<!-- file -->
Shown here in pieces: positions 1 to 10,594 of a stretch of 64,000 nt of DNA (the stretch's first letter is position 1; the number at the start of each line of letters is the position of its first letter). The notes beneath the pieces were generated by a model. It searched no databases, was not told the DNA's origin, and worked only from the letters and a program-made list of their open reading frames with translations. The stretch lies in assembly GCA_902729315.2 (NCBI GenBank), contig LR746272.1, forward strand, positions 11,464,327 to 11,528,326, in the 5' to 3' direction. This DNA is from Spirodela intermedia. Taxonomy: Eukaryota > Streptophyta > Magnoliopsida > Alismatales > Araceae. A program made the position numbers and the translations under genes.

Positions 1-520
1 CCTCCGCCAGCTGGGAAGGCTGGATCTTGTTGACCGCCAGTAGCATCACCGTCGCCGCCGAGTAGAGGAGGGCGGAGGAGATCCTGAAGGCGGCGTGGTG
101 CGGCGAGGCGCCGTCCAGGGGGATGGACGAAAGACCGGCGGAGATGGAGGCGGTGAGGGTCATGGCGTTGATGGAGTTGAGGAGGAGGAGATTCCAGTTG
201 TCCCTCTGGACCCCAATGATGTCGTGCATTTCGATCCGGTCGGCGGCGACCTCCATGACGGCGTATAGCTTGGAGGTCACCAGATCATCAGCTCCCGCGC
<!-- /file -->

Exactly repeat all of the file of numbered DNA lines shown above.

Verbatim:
Shown here in pieces: positions 1 to 10,594 of a stretch of 64,000 nt of DNA (the stretch's first letter is position 1; the number at the start of each line of letters is the position of its first letter). The notes beneath the pieces were generated by a model. It searched no databases, was not told the DNA's origin, and worked only from the letters and a program-made list of their open reading frames with translations. The stretch lies in assembly GCA_902729315.2 (NCBI GenBank), contig LR746272.1, forward strand, positions 11,464,327 to 11,528,326, in the 5' to 3' direction. This DNA is from Spirodela intermedia. Taxonomy: Eukaryota > Streptophyta > Magnoliopsida > Alismatales > Araceae. A program made the position numbers and the translations under genes.

Positions 1-520
1 CCTCCGCCAGCTGGGAAGGCTGGATCTTGTTGACCGCCAGTAGCATCACCGTCGCCGCCGAGTAGAGGAGGGCGGAGGAGATCCTGAAGGCGGCGTGGTG
101 CGGCGAGGCGCCGTCCAGGGGGATGGACGAAAGACCGGCGGAGATGGAGGCGGTGAGGGTCATGGCGTTGATGGAGTTGAGGAGGAGGAGATTCCAGTTG
201 TCCCTCTGGACCCCAATGATGTCGTGCATTTCGATCCGGTCGGCGGCGACCTCCATGACGGCGTATAGCTTGGAGGTCACCAGATCATCAGCTCCCGCGC